The unwritten law in the old Fleet Street was that the proprietors may have rivalries and disagreements but they don’t make war on each other.
That concordat has broken down in the most dramatic fashion with the liberal Guardian opening its guns on Rupert Murdoch’s conservative UK newspaper empire.
With the completion of this year’s painfully predictable Wimbledon, the reading public has become enthralled by The Guardian’s accusations that “The Dirty Digger’s” London lieutenants are up to the armpits in a celebrities’ phone tapping scandal.
On the face of it, the contest is heavily weighted in Murdoch’s favor because he occupies leading positions in the gutter press — the Sun and the News of the World — and the pavement press, The Times and The Sunday Times.
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But The Guardian has the high moral ground, the criminal law, many MPs, the BBC, the intelligentsia and the opinion-makers on its side in this gripping stoush.
It started last week when The Guardian devoted two editions to exposing the way Murdoch’s News of the World used private detectives to hack into the phones of celebrities to publish “scoops” about their private lives.
The results of the year-long investigation produced 25 separate articles in Thursday’s paper and seven pages more on Friday. The inquiry has been masterminded by award-winning journalist Nick Davies, the author of Flat Earth News who was one of the acclaimed guests at the Melbourne Writers’ Festival last August.
In fact, The Guardian has published only a fraction of what its reporters have dug up. Under the wily hand of editor Alan Rusbridger the paper has obviously decided to roast News International slowly and build public opinion.
In 2007, Clive Goodman, the News of the World’s royal correspondent, and private security agent Glenn Mulcaire were jailed for illegally obtaining information after being caught redhanded trying to access the phones of members of the royal household.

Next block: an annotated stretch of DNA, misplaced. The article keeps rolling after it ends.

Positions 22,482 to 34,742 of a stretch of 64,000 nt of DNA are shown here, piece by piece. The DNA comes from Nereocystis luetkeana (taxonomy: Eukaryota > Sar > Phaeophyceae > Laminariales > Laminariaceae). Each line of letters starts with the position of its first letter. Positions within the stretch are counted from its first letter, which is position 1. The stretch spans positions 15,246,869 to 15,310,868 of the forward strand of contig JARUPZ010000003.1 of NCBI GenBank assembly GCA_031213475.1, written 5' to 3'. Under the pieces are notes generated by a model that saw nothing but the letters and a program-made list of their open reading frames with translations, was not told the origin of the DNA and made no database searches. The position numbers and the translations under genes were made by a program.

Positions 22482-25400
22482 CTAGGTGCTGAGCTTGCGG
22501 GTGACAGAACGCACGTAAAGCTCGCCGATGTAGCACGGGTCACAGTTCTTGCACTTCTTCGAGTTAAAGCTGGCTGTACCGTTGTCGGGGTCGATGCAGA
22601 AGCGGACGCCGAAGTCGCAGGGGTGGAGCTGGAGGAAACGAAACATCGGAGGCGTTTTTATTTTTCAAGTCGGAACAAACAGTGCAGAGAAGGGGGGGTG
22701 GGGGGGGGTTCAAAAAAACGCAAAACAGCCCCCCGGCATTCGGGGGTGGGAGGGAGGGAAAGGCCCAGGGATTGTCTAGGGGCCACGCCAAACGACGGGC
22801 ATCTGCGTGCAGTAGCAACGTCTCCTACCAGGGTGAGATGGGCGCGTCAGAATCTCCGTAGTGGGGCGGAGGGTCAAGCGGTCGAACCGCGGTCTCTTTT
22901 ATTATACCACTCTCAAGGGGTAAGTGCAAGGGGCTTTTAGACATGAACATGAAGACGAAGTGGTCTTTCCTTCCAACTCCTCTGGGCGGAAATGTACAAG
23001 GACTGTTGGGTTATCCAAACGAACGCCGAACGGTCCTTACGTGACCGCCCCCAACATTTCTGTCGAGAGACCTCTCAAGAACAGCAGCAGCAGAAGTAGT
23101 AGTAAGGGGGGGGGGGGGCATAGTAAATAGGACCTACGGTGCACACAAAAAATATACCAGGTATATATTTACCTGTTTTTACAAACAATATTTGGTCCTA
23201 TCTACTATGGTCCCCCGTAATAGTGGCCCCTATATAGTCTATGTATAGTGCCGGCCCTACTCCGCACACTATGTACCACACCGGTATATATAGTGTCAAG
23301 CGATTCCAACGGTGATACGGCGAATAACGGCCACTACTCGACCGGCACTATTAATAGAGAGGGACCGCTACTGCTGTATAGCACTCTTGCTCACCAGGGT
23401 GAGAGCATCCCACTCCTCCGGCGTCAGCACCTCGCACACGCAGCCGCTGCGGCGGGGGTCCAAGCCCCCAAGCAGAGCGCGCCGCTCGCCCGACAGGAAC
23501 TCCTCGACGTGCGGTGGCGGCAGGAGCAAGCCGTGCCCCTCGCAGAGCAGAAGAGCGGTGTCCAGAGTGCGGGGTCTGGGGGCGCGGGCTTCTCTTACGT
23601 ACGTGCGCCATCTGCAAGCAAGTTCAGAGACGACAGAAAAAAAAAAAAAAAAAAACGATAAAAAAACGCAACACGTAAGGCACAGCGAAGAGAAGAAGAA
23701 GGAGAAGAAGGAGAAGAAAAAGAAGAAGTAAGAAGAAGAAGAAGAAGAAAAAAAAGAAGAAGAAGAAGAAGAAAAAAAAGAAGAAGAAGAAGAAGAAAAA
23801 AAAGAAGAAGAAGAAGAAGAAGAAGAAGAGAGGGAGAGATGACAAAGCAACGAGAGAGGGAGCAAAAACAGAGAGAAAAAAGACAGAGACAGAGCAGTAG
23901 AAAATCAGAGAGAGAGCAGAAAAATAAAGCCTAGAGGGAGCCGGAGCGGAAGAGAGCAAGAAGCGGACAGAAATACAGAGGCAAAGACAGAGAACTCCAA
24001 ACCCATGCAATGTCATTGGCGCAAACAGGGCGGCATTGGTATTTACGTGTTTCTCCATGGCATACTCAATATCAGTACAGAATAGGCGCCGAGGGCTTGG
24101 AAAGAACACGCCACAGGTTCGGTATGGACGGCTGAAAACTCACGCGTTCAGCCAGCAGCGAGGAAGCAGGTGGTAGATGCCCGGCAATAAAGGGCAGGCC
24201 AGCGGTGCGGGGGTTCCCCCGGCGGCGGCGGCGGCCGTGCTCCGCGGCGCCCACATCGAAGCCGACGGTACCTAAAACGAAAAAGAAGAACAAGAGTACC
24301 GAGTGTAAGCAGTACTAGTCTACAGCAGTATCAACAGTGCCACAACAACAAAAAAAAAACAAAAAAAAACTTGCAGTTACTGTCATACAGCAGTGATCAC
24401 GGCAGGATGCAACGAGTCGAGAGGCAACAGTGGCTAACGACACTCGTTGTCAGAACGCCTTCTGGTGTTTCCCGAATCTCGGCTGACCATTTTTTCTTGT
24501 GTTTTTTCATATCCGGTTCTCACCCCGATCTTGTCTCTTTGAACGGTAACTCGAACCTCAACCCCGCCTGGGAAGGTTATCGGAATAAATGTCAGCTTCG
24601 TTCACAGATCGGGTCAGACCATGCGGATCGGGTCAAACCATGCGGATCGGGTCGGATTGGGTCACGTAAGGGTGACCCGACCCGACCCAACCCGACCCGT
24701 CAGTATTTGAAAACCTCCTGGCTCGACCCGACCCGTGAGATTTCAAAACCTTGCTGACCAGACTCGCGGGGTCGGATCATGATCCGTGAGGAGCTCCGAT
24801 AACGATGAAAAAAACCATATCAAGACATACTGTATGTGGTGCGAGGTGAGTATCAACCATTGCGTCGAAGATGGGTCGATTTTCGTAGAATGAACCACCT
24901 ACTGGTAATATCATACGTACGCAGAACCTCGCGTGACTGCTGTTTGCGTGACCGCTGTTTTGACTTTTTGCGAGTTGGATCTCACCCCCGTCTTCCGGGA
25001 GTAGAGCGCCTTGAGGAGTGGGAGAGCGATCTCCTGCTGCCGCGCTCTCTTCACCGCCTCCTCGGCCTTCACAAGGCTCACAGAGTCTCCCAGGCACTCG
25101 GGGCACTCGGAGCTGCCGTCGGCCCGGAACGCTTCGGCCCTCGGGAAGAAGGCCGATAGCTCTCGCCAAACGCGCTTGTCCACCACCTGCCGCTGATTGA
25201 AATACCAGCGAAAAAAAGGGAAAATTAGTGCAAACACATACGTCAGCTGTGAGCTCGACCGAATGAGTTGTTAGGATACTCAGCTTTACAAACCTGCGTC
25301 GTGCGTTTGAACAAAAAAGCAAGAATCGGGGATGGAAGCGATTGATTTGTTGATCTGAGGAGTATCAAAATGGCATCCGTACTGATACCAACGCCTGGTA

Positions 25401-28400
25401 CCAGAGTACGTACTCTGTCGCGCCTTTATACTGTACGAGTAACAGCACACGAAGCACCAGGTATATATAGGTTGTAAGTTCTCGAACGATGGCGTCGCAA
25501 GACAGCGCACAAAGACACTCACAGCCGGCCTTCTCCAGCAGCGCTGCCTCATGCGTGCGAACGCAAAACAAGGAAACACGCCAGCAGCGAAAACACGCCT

As a result, News of the World editor Andy Coulson fell on his sword and went off to become communications director to the Tory leader David Cameron, the man most likely to become Britain’s next Prime Minister.
Although a parliamentary committee was told Goodman was “a rotten apple”, everyone in the media believes he was “a patsy”.
So far The Guardian has established an unassailable case that the News of the World, and probably its sister paper the Sun, have been engaged in systematic criminal behavior to obtain confidential information to fuel its celebrity-driven news pages.
However, the establishment institutions which are supposed to monitor these issues — Scotland Yard, the Director of Public Prosecutions and the Press Complaints Commission — seem to have given only perfunctory consideration to the media group’s misbehavior.
As Private Eye co-founder and editor of The Oldie Richard Ingrams said, “It is perfectly clear that the News of the World has broken the law and equally clear that the police don’t want to do anything about it.”
However, a House of Commons all-party committee is now taking a keen interest in The Guardian allegations and whether there has been a cover-up. One matter which is exciting MPs is whether News International journalists have been paying police officers significant sums of money for information on celebrities — their unlisted phone numbers, tracing car registration numbers and accessing criminal records.
Around London nightclubs, restaurants and bars, the celebrities who have fallen victim to snoops from News International papers are hoping that their torment will be avenged and that other editorial executives will follow Clive Goodman into the slammer.
They are also calling their lawyers and asking the price of legal action to extract damages following News International’s admission that it paid more than $1.4 million to settle a law suit brought by Gordon Taylor, CEO of the Professional Footballers’ Association.
Dumbing down newspapers — and editorial staff — may yet come at a very high price for News shareholders.